at the edge of the clearing, eight feet to their right, puzzling at something.

“What sort?” Tonya said, her voice a quiet whisper.

“Nothing I’ve ever seen before, Mom,” Curtis said.  To the Transforms who had been with Tonya the longest, she was their allegorical mother.  “A foot long, and narrow.  Five toes.”

Tonya stepped forward and bent down to look at the tracks herself.  This was the first set of good tracks they had gotten from this Monster
, clear and sharp in the moist earth by the rotting trunk of a fallen dogwood.  Yet another thing bothering her about this hunt.  Normally, you started with tracks – Monsters were uniformly larger than the normal wildlife in the eastern United States, save for the bears.  When she saw the tracks, a chill ran through her body.  She had seen tracks like these only once, on her second Monster hunt three years previous.

Rat.  To be more specific, a rodentoid Monster, one of the rarer Monster forms.  They were in grave danger.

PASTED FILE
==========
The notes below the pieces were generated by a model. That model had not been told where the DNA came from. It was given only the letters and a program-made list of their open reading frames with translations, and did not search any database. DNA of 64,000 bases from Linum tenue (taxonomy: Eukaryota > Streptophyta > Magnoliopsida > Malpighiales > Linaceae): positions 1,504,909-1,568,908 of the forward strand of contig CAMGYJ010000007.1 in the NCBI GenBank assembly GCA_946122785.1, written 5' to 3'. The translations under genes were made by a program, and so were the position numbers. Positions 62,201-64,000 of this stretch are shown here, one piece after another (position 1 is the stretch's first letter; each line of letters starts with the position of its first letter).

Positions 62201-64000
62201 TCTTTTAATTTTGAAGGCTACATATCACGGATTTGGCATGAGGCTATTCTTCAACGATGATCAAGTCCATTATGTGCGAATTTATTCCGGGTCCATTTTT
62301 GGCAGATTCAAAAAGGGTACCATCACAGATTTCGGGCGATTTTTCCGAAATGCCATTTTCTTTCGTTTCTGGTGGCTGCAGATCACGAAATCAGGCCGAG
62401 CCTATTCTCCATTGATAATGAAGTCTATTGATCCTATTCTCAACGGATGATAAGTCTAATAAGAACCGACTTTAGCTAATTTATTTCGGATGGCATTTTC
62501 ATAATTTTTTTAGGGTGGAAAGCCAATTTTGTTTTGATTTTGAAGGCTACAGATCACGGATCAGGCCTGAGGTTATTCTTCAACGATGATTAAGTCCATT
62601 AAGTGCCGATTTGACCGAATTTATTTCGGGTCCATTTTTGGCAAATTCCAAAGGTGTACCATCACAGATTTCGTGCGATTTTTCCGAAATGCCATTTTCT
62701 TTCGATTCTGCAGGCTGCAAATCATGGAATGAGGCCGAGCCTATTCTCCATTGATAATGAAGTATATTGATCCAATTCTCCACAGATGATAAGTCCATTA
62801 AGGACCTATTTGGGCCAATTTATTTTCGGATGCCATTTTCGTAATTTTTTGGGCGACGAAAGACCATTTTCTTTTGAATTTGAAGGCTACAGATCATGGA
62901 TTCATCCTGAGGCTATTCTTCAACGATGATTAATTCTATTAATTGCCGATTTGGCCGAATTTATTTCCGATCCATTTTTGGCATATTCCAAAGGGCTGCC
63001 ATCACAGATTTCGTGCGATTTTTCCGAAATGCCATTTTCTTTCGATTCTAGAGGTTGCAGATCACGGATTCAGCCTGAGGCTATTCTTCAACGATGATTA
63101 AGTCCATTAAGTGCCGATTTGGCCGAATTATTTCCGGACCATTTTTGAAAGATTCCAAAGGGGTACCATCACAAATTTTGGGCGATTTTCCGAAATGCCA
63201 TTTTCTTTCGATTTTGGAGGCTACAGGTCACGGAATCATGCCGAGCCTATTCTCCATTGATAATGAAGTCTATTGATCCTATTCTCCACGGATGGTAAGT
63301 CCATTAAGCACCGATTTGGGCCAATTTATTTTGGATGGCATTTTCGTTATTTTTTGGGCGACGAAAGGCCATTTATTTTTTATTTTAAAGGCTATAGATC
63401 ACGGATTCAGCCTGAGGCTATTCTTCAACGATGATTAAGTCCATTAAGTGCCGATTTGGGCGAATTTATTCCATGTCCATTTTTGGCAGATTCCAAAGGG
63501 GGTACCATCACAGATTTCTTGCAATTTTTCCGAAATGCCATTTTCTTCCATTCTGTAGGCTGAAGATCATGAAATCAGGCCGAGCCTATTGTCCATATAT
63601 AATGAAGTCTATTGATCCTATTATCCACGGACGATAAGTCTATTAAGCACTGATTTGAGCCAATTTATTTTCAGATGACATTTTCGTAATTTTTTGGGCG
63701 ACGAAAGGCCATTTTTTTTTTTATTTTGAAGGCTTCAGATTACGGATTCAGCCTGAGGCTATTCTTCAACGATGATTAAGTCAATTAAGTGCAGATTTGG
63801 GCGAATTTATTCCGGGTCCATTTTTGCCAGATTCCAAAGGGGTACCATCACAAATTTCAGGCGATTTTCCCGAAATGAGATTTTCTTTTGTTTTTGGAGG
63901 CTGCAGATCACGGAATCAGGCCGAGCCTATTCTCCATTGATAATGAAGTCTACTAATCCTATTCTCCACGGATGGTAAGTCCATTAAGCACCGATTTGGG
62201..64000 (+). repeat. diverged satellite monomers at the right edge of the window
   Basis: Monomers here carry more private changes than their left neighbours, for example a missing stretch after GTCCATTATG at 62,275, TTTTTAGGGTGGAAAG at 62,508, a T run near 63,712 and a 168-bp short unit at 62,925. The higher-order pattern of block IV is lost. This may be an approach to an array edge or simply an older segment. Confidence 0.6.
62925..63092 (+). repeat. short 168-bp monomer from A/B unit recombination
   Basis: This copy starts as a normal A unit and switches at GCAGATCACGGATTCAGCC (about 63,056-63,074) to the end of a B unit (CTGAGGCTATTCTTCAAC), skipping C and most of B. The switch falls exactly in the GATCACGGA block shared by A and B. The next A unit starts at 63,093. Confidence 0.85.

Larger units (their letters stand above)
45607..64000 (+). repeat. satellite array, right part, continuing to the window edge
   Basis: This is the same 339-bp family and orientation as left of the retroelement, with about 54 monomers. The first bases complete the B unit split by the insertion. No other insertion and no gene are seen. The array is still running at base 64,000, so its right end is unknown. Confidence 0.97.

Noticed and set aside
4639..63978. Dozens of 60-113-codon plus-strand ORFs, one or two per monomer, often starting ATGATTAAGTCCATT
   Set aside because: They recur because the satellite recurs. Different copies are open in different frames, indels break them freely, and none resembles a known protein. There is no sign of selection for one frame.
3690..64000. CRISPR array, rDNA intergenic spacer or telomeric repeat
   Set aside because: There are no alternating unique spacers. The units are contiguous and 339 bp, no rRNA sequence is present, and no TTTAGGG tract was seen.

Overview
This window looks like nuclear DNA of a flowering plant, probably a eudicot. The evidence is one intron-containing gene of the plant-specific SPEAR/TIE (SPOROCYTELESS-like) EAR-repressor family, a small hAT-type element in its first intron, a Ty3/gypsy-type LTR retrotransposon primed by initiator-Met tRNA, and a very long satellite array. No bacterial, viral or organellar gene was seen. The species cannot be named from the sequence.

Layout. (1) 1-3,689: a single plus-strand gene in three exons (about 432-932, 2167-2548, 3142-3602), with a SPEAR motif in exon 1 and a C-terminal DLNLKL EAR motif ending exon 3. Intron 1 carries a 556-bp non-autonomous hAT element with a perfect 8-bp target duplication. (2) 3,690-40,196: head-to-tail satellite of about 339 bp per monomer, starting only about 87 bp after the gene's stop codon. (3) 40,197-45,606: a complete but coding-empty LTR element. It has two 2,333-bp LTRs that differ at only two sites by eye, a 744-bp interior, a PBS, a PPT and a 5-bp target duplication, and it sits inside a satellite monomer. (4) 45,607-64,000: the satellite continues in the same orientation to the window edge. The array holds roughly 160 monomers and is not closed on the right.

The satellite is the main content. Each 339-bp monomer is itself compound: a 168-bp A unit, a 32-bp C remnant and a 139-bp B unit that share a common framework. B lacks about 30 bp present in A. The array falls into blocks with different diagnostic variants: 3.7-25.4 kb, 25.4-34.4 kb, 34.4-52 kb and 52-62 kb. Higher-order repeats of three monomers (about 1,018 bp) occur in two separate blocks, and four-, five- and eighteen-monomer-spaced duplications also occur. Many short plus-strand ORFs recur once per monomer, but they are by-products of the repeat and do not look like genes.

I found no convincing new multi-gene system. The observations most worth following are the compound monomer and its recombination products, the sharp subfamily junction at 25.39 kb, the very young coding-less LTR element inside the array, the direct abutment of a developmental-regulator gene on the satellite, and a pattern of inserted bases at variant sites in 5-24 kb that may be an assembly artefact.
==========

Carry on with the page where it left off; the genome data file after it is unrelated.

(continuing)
“Back!” Tonya said, a firm command.  “Out of this…”

Too late.  Floyd turned to her from what he was examining and the ground underneath him gave way.  He tumbled out of sight with a blood-curdling scream, and then hit something sodden.  Rip!  Curtis whipped his rifle up, toward the noise, and fired blindly into the air.

A weighted net made of vines and stolen rope fell down, covering them.  Tonya readied to leap, but one of the weights clipped her on the shoulder and she dropped to the ground.  Tommy and Sam fell beside her,
on her, caught in the net as well.

After a single bare moment of quiet, Bobby screamed, dropped the leashes on the two dogs, and flung himself toward Tonya
, to try to rip the net off her.

The dogs gave chase into the tangled underbrush, growling and snapping.  One yelped loudly, and then went quiet.  The other growled, snapped, and then went quiet. 
Still on the ground under the weight of the net, Tonya inhaled a scream and concentrated.  The Monster should be close enough to metasense.  Yes, there it was, less than fifteen feet away and behind a clump of wild blueberry, filled with bad juice so foul her metasense shied away.